Introducing the Chelsea Flower Show
Helping Gardeners Move with the times
The Chelsea Flower Show has its roots in a Kensington Garden in 1862 when it was known as the RHS Great Spring Show. Fifty years later, the show moved to its current location at the Royal Hospital in Chelsea. The Chelsea Flower Show is the flagship event in the UK gardening calendar and is the start of the RHS Big Three - Chelsea, Hampton Court and Tatton.
The show was a mere three days long until 1925 when it changed to its current five-day format. There is talk of an extra day being added next year to cater to the increased demand for tickets. In the days leading up to the show the site is a frenzy of activity. Check the time-lapse web cameras of Chelsea 2003 to see what five days of flower show compressed into one minute looks like.
The Chelsea Flower Show Gala Dinner
Work continues on some of the gardens around the clock to meet the judging deadline. That evening, while gardeners work by arc lights, celebrities brush shoulders with the Rich, the Famous and the Invited at the Chelsea Flower Show Gala Dinner. Chelsea heralds the start of the London High Society Summer and tickets the capital's premiere horticultural dinner fetch up to £1000. The press stay away, in return for a day to themselves and access to the royal family the following day.
(If you would like to extend a complementary invitation to Mooseys Country Garden team for the Gala Dinner in 2005, please contact the website manager and note that Moosey only flies business class now to protect her old lady gardening knees.)
The first day - by invitation only
Monday, the first day of the Chelsea Show, is open to the press, celebrities, the Royal Family and invited guests, some no doubt nursing sore heads from the gala dinner the evening before. Chelsea has a long history of Royal Patronage, with the Queen only missing a single show in the past fifty-one years.
Prince Charles, known for his green thumb, kept a low profile this year after his gardens won silver medals in 2002 and 2003. The rest of the Royal family put in a good show with The Queen's Niece Lady Sarah, TRH Prince and Princess Michael of Kent, Dukes and Duchesses, Earls, Countesses and Commodores all attending. Sophie, HRH the Countess of Wessex, had a white shrub rose named after her.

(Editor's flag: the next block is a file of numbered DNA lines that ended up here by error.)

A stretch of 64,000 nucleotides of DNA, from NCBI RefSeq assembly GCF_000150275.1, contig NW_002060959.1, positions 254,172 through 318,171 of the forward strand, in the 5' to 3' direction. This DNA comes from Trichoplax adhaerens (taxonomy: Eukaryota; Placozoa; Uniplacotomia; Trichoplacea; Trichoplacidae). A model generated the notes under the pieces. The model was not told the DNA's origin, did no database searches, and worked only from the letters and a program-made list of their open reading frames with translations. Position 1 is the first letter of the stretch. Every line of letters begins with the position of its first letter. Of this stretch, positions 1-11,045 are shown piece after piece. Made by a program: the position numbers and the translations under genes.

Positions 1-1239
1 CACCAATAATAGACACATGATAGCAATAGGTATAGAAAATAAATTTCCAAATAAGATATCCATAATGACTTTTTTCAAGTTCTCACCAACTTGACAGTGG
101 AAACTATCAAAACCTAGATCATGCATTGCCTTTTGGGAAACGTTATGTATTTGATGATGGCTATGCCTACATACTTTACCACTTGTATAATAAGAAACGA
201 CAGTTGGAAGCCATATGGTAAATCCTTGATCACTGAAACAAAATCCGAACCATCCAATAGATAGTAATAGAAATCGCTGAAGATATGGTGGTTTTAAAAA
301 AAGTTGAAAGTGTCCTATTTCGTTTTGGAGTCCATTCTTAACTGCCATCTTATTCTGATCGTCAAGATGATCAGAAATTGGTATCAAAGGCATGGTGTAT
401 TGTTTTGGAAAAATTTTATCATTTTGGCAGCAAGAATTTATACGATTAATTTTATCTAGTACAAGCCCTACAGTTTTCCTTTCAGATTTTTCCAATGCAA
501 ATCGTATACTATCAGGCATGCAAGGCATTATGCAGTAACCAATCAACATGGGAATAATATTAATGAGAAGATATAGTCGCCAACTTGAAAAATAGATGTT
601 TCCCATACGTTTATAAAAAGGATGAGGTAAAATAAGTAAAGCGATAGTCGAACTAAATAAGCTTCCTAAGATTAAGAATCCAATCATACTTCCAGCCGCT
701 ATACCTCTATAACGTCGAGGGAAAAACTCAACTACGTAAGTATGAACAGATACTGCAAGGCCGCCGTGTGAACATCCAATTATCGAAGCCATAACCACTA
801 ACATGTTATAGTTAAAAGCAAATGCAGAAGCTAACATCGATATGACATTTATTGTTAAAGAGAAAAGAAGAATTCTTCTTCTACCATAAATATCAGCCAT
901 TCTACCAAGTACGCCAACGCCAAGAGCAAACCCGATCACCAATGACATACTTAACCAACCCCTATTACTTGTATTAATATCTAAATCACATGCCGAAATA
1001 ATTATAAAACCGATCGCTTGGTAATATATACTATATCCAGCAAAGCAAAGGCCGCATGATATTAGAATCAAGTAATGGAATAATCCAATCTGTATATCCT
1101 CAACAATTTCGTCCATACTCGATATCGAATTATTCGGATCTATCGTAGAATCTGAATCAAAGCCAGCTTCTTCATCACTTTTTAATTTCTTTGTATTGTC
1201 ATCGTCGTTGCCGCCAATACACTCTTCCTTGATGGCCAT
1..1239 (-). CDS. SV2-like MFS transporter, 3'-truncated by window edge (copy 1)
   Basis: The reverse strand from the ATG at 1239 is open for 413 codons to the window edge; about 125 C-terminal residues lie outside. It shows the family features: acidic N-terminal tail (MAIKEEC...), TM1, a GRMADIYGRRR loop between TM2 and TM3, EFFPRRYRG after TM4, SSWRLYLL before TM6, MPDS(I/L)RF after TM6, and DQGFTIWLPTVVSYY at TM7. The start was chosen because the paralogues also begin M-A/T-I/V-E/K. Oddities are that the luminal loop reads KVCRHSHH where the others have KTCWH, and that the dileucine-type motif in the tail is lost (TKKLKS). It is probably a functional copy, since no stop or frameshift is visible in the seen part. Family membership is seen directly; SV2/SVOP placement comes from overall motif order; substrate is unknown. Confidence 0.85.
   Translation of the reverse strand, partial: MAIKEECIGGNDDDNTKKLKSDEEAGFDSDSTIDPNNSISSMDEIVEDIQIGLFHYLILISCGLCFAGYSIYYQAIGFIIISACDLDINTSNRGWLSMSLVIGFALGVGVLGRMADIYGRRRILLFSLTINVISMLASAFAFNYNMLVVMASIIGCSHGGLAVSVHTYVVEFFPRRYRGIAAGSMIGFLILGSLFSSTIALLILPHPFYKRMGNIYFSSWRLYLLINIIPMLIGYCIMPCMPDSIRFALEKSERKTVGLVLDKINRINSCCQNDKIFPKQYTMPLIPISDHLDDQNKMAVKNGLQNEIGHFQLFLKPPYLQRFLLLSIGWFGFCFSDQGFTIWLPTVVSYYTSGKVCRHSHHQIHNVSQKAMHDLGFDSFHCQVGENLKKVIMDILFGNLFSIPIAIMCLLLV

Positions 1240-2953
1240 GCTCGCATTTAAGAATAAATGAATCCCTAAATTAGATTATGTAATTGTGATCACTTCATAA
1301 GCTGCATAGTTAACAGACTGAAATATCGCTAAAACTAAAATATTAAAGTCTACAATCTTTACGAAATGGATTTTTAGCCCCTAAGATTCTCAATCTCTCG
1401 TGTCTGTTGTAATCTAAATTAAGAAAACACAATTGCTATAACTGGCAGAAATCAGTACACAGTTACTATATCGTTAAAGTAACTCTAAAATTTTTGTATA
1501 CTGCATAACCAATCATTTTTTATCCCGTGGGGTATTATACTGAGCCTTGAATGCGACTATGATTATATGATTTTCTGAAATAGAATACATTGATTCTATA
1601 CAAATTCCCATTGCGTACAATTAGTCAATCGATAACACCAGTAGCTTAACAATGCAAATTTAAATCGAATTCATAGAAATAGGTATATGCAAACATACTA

Her Majesty the Queen Greets the New Zealand Garden Design Team
Photo by Michael Walter/Troika - Courtesy of the RHS
New Zealand gardeners will be pleased that the first garden the Queen visited was the New Zealand entry.
There was also a trademark Prince Phillip gaffe, when he asked the designers of the Ora, New Zealand Garden of Well Being if they had bought any biological pests into England with them.
Just returning them, your Highness?
Two Days for Members Only
The Tuesday & Wednesday are for RHS members only. RHS membership is strong at over 300,000 people, and both days sold out in well in advance in 2004, the Society's bicentennial year. Judging from the conversations in the queue outside the show, the membership requirement isn't strict. I'm sure many of the gardeners we talked to thought the same after talking to us, especially a rather surprised old lady welsh gardener when I identified an angelica for her and promised a Bee Hotel within 2 weeks.
If you're interested in joining the RHS and taking advantage of the Members Days check the RHS membership details here.
Two Days for the public
The final two days are open to the general public. The show is well organised and the Gardens and displays are kept in great condition until the end of the show. Designers ensure that plants come on throughout the week. When we visited on Tuesday afternoon there were many plants a couple of days before their best.
The Chelsea Plant Sell-Off
The RHS President claimed this year's show 'The Best Show Ever' and rang a bell to end proceedings. At 4:30pm on Friday RHS members can attend the traditional Chelsea Show Plant Sell-Off. Plants and garden material is surgically removed from the gardens and exhibits and sold off to be trundled, bagged, manhandled and dragged back home. The route taken by all of these plants is as varied as the plants themselves.
From five o'clock onwards, the need to leave quickly combines with the need to carry as many plants as possible. Buses cars, cabs, and coaches surrounding Chelsea start to look like Giant Garden Centre trolleys as old lady English gardeners haul their plant purchases home.
The 2004 Chelsea Flower Show is over. The designs for Chelsea 2005 can now begin, as they are due in by November...